Rambo scored 32 to top their division.
"It was just as difficult and as easy
as I thought it'd be," said Janicki.
Sigma Alpha Epsilon won the frater-
nity award with a collective score of
29, and LSA sophomore John Nagarah
and LSA senior William Thompson
tied for the student category.
"I did better than I thought,"
Nagarah said. "I haven't shot a gun in
10 years."
There was a bit of controversy after
LSA junior Jennifer Lee scored 37 -
it was discovered that she had shot from
a supported position. Rules require the
gun to be completely unsupported.
Lee admitted the infraction, but said
she wasn't told that the rested position
was illegal.

Group shows* culture'

Anti-Nike teach-in READ THE
ai eltiMICHiGAN
claimsexloitatio DAL

By Angela Deik
Daily Staff Reporter
A traditional Malaysian wedding led
off Saturday night's first-ever Malaysian
cultural show.
About 50 members of the Malaysian
Student Association dispersed hard-
boiled eggs-a symbol of good luck for
the bride and groom - and then handed
out decorated packages of goodies,
which represented rice cakes, a custom-
ary wedding treat.
Family and friends were greeted with
words of welcome, "Selamat Datang" by
participants who were celebrating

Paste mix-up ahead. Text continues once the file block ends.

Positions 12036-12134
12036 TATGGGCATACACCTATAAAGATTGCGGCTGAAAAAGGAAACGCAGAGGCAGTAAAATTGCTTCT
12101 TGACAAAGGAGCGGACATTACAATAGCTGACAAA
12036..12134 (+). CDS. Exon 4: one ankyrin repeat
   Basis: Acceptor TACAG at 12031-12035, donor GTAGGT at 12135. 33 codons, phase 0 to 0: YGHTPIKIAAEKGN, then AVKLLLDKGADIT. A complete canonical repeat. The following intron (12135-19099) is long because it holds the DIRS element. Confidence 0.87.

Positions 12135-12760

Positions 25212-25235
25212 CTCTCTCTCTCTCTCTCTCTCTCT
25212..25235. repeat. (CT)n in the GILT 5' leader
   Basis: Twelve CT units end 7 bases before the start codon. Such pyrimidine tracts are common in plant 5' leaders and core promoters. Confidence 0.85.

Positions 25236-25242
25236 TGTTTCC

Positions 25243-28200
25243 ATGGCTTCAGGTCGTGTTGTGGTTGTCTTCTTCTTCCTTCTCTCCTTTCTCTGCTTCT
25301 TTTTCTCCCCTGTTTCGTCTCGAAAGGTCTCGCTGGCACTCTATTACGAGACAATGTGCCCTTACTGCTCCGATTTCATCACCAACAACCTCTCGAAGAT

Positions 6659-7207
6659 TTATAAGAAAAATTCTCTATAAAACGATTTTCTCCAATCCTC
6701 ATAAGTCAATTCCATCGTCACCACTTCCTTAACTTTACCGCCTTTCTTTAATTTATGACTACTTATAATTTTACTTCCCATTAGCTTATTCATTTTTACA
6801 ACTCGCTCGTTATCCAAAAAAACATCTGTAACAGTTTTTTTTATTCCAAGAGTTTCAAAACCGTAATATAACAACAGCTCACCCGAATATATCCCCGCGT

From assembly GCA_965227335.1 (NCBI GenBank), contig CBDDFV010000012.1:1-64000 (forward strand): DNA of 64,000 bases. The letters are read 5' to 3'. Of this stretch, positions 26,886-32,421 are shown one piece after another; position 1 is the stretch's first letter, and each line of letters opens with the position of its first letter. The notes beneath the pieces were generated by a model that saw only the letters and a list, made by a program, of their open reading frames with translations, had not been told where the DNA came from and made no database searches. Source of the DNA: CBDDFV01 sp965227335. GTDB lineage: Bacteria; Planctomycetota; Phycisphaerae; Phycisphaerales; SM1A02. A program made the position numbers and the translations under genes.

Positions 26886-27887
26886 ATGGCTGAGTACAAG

Malaysian culture.
"Although we have had two months of
preparation, most of us are really nervous
but extremely excited," said Engineering
senior Izzudin Ibrahim, president of the
Malaysian Student Association.
More than 100 students entertained
the audience with cultural skits, songs,
martial arts and dances that they have
performed at other campus events such
as Diversity Days and Islam National
Awareness Week.
LSA sophomore Norashikin Kias-
Alias said she had a great time - except
for a brief incident when her head appar-

el caught on fire while she was perform;
ing a candle dance.
One of the audience members yelled
"Her hat is on fire!" Business senior
Ashran Ghazi, who was taking photos;
immediately jumped on stage and tried t
smother the fire.
"I was not that scared, but I was
shocked," Kias-Alias said. "Luckily,
someone helped me and I am very glad'
But other dances and performances
went on without a hitch.
LSA junior Darwita Jaapar choreof